From 1757 onwards, there was a summer cooling trend (–0.06°C ± 0.02°C per decade) until the beginning of the 20th century, with 1902 as the coolest summer in the entire record. During the 20th century, the instrumental summer data depict first a warming trend until 1947, followed by a cooling trend until 1977. Subsequently, an exceptionally strong, unprecedented warming is observed (a linear trend of +0.7°C ± 0.20°C per decade) that featured very likely the hottest summer decade 1994 to 2003. The European summer temperatures show other multidecadal periods with comparable, though less strong, warming trends (1731 to 1757, 0.42°C ± 0.17°C per decade; 1923 to 1947, 0.45°C ± 0.23°C per decade, respectively). The summer of 2003 exceeded 1901 to 1995 European summer temperatures by around 2°C (4 SDs). Taking into account the uncertainties in our reconstructions, it appears that the summer of 2003 was very likely warmer than any other summer back to 1500.

The return period of a European-scale summer event exceeding 2°C (relative to the 1901 to 1995 average) was calculated with the same methodology (varying trend over time) as for the 1708/1709 winter (19). The return period is more than 5000 years for mid-18th century summer conditions (fig. S2B). It increases noticeably to millions of years at the turn of the 20th century and decreases to less than 100 years for the most recent summers (19). Schär et al. (41) found a much higher return period in their analysis of central European temperature. The differences might be related to the use of different methods, such as varying trend over time versus specified climatology, or of another base period connected with a different SD, as well as the different geographical area (regional versus continental). However, both estimates contain large uncertainties and should not be overinterpreted (fig. S2B) (41).

Results from regional climate model simulations (41, 42) (under the Special Report on Emissions Scenarios A2, transient greenhouse-gas scenario) suggest that about every second summer will be as hot or even hotter than 2003 by the end of the 21st century (2071 to 2100). All individual summer months of 2003 (Fig. 2B) experienced significantly higher-than-normal temperatures, with maximum values over western and central Europe. The anomaly (1901 to 1995 average subtracted) composite of the ten hottest European summers (excluding 2003) (Fig. 2C) shows a monopole pattern with the most positive anomalies and highest variability over northeastern Europe.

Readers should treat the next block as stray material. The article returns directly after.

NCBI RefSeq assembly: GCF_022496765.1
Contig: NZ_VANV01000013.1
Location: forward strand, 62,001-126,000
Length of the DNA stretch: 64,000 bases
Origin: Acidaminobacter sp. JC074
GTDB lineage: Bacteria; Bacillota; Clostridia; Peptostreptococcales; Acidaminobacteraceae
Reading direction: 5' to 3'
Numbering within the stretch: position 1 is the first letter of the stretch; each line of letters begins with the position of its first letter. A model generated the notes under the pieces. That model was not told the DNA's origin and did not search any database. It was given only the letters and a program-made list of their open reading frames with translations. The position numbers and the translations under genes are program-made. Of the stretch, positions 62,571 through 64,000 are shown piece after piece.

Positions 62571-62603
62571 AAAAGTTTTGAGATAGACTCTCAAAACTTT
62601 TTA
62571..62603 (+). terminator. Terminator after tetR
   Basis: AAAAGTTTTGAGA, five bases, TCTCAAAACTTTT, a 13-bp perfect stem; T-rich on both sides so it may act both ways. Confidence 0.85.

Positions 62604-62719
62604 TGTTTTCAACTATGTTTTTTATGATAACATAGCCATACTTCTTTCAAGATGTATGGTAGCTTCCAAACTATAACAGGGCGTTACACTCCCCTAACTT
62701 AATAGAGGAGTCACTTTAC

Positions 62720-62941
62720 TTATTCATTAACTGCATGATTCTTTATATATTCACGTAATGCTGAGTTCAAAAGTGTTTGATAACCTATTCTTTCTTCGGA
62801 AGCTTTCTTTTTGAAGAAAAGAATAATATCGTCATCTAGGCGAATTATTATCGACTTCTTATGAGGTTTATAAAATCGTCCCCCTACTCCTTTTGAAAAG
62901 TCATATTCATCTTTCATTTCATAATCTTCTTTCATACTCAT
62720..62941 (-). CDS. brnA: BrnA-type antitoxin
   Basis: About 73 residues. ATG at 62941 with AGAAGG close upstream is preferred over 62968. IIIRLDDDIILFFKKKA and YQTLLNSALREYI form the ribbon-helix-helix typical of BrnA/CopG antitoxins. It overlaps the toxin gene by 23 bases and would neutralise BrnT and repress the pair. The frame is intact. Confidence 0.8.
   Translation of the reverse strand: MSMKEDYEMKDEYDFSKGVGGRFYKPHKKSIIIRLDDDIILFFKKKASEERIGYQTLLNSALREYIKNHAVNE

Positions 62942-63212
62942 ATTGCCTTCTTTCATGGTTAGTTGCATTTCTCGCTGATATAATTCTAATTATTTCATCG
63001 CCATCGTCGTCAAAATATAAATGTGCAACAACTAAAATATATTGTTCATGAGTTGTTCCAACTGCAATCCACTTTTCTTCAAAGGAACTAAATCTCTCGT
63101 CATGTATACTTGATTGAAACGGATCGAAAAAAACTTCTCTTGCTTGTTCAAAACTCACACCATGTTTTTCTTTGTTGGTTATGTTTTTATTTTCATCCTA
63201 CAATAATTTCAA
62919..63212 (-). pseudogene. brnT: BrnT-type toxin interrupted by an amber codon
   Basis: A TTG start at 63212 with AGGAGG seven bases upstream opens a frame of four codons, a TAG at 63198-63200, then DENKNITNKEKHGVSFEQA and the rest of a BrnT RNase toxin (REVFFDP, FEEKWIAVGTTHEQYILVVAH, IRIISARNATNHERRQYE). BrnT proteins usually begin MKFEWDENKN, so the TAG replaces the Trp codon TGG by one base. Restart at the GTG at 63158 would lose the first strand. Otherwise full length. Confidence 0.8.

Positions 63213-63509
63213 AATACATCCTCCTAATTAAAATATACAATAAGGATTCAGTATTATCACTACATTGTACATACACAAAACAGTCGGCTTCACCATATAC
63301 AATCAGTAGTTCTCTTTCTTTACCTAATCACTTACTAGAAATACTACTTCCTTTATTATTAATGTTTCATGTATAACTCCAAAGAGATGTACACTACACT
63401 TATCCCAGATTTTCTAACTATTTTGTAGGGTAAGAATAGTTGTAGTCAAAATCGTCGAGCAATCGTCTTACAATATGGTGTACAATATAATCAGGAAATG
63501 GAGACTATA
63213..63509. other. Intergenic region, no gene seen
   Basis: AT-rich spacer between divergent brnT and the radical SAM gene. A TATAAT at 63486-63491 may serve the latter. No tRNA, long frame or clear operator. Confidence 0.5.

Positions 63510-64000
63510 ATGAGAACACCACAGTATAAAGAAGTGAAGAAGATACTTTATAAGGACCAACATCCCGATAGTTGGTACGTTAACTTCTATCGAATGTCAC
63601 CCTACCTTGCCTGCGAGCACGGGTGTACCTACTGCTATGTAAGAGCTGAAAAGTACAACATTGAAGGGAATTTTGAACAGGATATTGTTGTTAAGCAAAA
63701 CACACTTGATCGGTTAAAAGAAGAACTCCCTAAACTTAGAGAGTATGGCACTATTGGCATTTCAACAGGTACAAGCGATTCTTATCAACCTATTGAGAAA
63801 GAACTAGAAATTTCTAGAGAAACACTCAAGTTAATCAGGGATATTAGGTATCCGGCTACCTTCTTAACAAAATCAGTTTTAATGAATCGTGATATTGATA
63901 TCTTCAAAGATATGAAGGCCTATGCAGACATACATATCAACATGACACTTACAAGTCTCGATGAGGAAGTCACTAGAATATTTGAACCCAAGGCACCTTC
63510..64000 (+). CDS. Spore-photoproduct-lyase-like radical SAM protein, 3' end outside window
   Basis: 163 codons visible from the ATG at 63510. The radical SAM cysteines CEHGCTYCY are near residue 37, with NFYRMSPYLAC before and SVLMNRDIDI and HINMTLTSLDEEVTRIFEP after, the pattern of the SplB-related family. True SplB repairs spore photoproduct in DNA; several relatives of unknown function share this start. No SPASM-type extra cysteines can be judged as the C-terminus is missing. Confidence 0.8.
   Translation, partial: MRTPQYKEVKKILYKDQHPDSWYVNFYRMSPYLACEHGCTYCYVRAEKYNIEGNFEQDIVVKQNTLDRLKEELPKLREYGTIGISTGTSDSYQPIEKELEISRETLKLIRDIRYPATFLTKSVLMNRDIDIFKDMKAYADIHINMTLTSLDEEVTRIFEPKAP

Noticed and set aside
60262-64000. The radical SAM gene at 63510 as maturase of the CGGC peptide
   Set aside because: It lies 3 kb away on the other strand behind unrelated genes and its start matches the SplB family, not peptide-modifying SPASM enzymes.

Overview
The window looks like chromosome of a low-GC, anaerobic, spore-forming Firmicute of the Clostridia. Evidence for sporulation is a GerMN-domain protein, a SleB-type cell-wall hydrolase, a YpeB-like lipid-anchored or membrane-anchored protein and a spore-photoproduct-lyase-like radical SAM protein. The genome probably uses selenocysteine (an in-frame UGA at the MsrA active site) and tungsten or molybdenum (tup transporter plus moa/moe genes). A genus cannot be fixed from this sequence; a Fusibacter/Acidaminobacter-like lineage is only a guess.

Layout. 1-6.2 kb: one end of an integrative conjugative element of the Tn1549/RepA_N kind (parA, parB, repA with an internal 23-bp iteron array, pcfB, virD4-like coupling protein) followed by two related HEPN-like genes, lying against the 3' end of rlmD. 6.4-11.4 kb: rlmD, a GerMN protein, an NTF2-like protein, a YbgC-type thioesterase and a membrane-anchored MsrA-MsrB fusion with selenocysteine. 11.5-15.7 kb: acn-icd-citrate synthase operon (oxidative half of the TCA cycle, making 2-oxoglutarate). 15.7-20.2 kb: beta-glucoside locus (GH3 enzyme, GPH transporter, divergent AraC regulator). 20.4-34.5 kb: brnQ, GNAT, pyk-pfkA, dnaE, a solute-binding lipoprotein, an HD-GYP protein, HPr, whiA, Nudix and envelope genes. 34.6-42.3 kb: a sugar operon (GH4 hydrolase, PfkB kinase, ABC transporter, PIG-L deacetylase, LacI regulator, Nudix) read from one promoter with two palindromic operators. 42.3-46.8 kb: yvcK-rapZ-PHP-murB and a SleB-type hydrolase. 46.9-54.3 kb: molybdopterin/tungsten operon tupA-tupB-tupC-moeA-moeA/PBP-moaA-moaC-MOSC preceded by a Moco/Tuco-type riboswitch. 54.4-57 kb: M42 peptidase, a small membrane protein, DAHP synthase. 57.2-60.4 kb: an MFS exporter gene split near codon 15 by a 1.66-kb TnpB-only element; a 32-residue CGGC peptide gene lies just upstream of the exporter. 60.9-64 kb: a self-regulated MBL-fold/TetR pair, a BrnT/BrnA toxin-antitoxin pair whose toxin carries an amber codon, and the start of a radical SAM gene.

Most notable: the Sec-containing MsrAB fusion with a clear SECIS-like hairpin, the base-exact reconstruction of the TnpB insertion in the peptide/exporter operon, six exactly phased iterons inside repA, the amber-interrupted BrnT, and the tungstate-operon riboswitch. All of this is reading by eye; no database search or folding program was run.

The smoothed curve of European annual mean temperatures (Fig. 1C) clearly points to cooler conditions throughout the earlier reconstructed centuries. The 19th century (ΔT = –0.32°C) was the coldest of the last half-millennium. This agrees with reconstructions for the Northern Hemisphere (9). The coldest decadal periods were observed in the second part of the 19th century, at the end of the 17th century, and ∼1600 (ΔT ∼ –0.6°C), although with an increasing degree of uncertainty the earlier in time. Decadal-scale continental annual temperature changes during preindustrial times appear to be driven primarily by solar variability (22, 33), although prolonged periods of volcanism could have also contributed to European cooling. Deforestation (6) may also be relevant for lower European annual temperatures in the late 19th century.

The 20th century (1901 to 2000) was the warmest since 1500. There was a strong warming trend of +0.08°C ± 0.03°C per decade within the 20th century. The last 30 years (1974 to 2003, ΔT = +0.43°C) were ∼0.45°C higher than the second warmest 30-year periods (1722 to 1751 and 1750 to 1779) of the reconstructions. When we consider the uncertainties of earlier periods, the late 20th- and early 21st-century European warmth at multidecadal (30-year) scale is very likely unprecedented for more than the past 500 years. The nine warmest European years on record have occurred since 1989. The year 1989 (ΔT = +1.3°C) and the decade 1994 to 2003 (ΔT = +0.84°C) were very likely the warmest for more than half a millennium.

Our >500-year continental-scale surface temperatures provide evidence of current European climate change. Comparing recent temperature changes with those of the past and taking into account reconstruction uncertainties, we show that the late 20th- and early 21st-century warmth very likely exceeds that of any time during at least the past 500 years. The high-resolution reconstruction also sheds light on the spatial structure of regional temperature anomalies and extremes back in time. Furthermore, our temperature estimates provide a key test of the General Circulation Model's continental and seasonal response to different forcings (22, 43).

Supporting Online Material

www.sciencemag.org/cgi/content/full/303/5663/1499/DC1

Materials and Methods

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References and Notes

Figs. S1 and S2

Tables S1 and S2

References and Notes